It’s definitely a craft because when you’re sent to a call or you’re sent to do a task it’s your name there next to it. When you get there, and you interact with the customer, it’s also your name there, and it’s your reputation. That goes a long way because it can go ahead and be like ‘this person took real good care of me.’ Then they recommend you to somebody else so it goes a long way and it gets you more recognition, kind of like in art. It’s about finding that peace, that bliss, where you’re at work and you’re able to do something good with your hands, and you have all your tools to do the job right. There’s a real satisfaction from that. Where you’re able to turn nothing into something. That’s a good way to put it because you have nothing but raw materials in front of you, but to you, it makes something work.
How do you find pride in your craft?
When it’s done well and you leave it in a good state, it’s one of my favorite things. When I do an install, I try to leave wires laid out right and leave it serviceable for the next person. It might be me to come back there and if I tried to leave it better than it was before, better than I found it, if I can. It’s your name right next to it, so you might as well have pride in it, because it’s going to be there with you forever.
You also mentioned avoiding hazards. What do you think is the best way to learn safety as an HVAC student?
Personally, in school, I do know that a lot of my classmates aren’t working in the field. We might overlook certain things in the field. I’ve learned just by seeing things that aren’t supposed to happen, happen. Working in the field has taught me that redundancy is the most important thing. Even if you think a breaker is off, I will always double check and I always call and have them flip it on and see if it receives power and then see it come off again. I’ve turned off the breakers and went to test them and found voltage and that happens over and over. Here in school, they do teach us. Without that element of ‘it’s your ass or the grass,’ there’s no learning that. In school, everything is set up crystal clean, everything is clean and to code and to specification. I’ve seen no disconnects, I’ve seen electrical boxes underneath the drain pan. I’ve seen all sorts of things so you never know what you’re going to find so you always got to be careful.
When you say you did this for 2 years before enrolling in school, do you feel it gave you a leg up in comparison in school?
Working before has definitely given me a leg up, especially now. I’m in my final semester and I’m taking ‘advanced controls,’ and before I was a subcontractor installing control equipment and chill water systems. Now I’m learning about what the actual functionality of the equipment is. It puts it all together in my head because before I was like, “what’s this all for, I don’t know what this is.” Now I know ‘hey, that’s a VAV box and it uses a fan code system.’ It’s just really interesting and it definitely did give me a sort of respect for the knowledge that comes with what I’m learning. I know that it’s going to be able to provide for me in the long run. Going back to how I saw those technicians in the workplace, when I was working and doing the manual labor, I saw what the knowledge did for them outside of work and at work. I would go over and eat at their house and I would see how they were doing and I was like ‘this is a lot to aspire to.’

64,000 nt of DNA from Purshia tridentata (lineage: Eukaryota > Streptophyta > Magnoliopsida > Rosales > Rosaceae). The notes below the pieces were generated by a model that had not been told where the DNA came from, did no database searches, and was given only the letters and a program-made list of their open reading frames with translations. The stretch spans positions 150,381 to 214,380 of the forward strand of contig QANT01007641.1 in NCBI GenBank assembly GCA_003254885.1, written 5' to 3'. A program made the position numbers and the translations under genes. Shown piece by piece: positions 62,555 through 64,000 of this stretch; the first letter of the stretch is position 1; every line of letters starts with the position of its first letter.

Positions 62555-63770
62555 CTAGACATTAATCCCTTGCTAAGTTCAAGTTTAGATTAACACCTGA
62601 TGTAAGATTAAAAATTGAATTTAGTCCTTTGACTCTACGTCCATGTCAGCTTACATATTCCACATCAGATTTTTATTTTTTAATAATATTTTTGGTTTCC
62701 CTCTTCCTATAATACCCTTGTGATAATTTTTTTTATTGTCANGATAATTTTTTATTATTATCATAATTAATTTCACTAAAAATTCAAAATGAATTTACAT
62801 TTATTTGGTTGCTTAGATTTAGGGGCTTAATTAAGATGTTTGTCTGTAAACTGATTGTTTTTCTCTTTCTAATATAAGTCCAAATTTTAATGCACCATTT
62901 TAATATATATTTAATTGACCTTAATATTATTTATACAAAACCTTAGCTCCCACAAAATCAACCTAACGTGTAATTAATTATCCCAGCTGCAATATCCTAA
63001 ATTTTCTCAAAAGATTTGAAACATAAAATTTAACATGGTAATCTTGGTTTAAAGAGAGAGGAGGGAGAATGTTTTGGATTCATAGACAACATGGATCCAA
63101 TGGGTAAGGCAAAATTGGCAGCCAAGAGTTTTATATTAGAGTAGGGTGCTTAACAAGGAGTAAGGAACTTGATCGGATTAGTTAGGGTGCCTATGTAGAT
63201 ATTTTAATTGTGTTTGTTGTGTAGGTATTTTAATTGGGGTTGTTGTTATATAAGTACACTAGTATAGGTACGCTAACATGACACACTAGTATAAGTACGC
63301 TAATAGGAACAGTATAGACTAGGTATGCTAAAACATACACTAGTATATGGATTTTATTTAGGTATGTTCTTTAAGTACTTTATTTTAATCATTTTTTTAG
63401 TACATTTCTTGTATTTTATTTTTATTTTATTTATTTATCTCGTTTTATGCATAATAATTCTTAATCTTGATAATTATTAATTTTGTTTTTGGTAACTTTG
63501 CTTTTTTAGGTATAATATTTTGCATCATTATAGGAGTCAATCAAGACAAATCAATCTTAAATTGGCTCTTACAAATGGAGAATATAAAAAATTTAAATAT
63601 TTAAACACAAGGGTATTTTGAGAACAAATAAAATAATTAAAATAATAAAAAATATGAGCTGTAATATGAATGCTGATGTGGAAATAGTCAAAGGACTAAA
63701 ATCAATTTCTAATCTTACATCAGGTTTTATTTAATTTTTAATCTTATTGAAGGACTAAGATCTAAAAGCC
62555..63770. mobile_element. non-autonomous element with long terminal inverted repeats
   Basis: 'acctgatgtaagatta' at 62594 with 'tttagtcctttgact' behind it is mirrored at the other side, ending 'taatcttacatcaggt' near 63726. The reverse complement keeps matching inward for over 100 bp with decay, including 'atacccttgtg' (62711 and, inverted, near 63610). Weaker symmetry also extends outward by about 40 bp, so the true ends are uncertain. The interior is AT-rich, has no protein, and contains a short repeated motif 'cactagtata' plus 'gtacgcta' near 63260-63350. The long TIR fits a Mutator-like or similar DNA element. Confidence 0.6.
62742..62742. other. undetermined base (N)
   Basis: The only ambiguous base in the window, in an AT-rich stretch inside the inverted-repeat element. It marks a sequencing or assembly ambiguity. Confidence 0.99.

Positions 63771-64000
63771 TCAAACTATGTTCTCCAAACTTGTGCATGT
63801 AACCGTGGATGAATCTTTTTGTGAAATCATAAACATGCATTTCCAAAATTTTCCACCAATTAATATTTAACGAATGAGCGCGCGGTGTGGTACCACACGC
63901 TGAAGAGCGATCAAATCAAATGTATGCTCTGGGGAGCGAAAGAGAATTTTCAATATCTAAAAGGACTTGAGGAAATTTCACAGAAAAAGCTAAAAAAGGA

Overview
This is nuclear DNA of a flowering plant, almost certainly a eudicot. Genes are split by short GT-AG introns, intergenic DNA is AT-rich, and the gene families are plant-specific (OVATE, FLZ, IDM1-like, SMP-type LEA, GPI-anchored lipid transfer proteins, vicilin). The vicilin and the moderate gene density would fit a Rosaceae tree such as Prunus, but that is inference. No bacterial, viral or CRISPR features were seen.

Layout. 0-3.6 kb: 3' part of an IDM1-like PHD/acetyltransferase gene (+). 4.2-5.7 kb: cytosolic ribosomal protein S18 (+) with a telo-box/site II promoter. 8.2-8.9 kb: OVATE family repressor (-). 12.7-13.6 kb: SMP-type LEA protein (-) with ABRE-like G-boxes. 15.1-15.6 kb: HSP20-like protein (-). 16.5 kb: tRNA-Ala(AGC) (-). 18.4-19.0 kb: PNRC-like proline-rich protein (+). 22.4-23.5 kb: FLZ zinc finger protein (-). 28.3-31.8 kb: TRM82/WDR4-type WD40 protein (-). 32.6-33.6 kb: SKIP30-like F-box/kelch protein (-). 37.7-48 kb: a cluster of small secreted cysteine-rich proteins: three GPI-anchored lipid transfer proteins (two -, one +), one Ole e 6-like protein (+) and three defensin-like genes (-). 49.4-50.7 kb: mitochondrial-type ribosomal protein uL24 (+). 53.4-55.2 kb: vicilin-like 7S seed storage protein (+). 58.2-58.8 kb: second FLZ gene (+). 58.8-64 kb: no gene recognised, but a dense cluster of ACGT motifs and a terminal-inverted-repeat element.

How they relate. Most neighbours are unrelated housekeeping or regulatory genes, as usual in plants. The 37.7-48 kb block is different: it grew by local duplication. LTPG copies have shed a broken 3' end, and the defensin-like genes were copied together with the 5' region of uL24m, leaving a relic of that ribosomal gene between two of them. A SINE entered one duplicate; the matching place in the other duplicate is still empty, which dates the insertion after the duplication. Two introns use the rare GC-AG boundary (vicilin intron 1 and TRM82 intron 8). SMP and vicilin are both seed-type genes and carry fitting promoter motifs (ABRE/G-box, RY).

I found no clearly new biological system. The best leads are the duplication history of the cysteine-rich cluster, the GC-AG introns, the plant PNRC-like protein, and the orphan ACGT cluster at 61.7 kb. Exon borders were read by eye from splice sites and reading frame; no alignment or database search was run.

What message would you share with someone considering a career in HVAC?
Like I said in my application, there’s no shortcuts to knowing what you have to know and there’s no way to supplement it. Like me, I have to sit through the classes and I have to learn the things that I have to learn. Sometimes I might think ‘oh, why am I here, we don’t have to do this out in the field.’ But we might have to do it, you might have to do anything out in the field, so you have to be ready for anything. Don’t be afraid to make mistakes and don’t be afraid to stand up in front of class. You can short things out, within safety, but what professors always say is ‘you can break something, they’re just going to raise tuition next year.’
Why do you think it’s difficult to recruit people into the Trades?
I think it has a lot to do with movies and people’s expectations. A lot of high school is geared toward preparation for getting into a biology program or a law program. It’s not bad, I have a couple of friends who went and they passed the bar and they’re lawyers now. But now they’re lawyers looking for work and it’s hard to find a job and stable work. It’s hard to start a practice and you have to have experience and capital. In my opinion, we have doctors and lawyers and we don’t really need much more. We need locksmiths and plumbers and people who work with their hands. It’s not glamorous, but it does pay pretty well and there’s dignity and fairness to it. It’s not about getting your money from ripping people off, it’s doing dignity work, working with your hands, earning, and like I said before, turning nothing into something, really. Which is one of the things I really like about the trades more than anything else.
Meet more of the winners
Curious to get to know the other exceptional winners of the Trade Academy 2021 HVAC Scholarship? Click here to see the full list of scholarship award winners.